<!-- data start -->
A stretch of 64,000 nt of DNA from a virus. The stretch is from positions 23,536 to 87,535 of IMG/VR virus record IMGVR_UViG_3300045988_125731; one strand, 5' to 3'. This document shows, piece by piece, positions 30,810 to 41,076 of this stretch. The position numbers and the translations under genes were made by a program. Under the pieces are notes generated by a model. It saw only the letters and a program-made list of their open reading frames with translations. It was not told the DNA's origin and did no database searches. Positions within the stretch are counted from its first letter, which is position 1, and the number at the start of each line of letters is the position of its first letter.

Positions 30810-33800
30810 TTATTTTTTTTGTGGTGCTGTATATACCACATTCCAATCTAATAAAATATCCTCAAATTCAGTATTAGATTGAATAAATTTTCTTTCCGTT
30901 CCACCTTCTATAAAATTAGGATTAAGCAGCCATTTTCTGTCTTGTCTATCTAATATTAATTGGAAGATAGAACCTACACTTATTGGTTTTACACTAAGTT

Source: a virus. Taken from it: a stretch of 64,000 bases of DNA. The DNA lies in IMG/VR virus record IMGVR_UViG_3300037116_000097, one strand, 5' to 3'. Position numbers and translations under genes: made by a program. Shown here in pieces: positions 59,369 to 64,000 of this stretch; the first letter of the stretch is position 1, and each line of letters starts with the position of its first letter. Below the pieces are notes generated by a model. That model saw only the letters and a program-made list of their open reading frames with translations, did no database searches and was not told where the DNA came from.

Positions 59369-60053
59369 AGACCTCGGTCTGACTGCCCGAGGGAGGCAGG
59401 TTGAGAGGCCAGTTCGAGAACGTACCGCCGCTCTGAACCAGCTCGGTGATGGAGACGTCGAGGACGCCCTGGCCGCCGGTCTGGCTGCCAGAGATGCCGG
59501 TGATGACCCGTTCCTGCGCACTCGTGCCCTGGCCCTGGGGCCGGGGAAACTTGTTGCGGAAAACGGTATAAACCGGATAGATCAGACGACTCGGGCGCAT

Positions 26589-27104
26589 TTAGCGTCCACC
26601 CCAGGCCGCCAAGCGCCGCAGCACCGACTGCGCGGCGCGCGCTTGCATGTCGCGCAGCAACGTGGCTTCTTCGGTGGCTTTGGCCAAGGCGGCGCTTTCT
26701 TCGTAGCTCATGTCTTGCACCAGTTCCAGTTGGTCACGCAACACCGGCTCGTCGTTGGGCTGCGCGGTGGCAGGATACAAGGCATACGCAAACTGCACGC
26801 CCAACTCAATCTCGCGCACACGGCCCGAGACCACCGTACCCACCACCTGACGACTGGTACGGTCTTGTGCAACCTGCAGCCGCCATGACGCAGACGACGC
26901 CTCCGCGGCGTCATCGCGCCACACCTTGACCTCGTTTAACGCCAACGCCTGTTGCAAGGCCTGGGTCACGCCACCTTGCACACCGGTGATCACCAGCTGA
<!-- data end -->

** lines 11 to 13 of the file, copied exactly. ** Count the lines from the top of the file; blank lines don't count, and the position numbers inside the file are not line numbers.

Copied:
26589 TTAGCGTCCACC
26601 CCAGGCCGCCAAGCGCCGCAGCACCGACTGCGCGGCGCGCGCTTGCATGTCGCGCAGCAACGTGGCTTCTTCGGTGGCTTTGGCCAAGGCGGCGCTTTCT
26701 TCGTAGCTCATGTCTTGCACCAGTTCCAGTTGGTCACGCAACACCGGCTCGTCGTTGGGCTGCGCGGTGGCAGGATACAAGGCATACGCAAACTGCACGC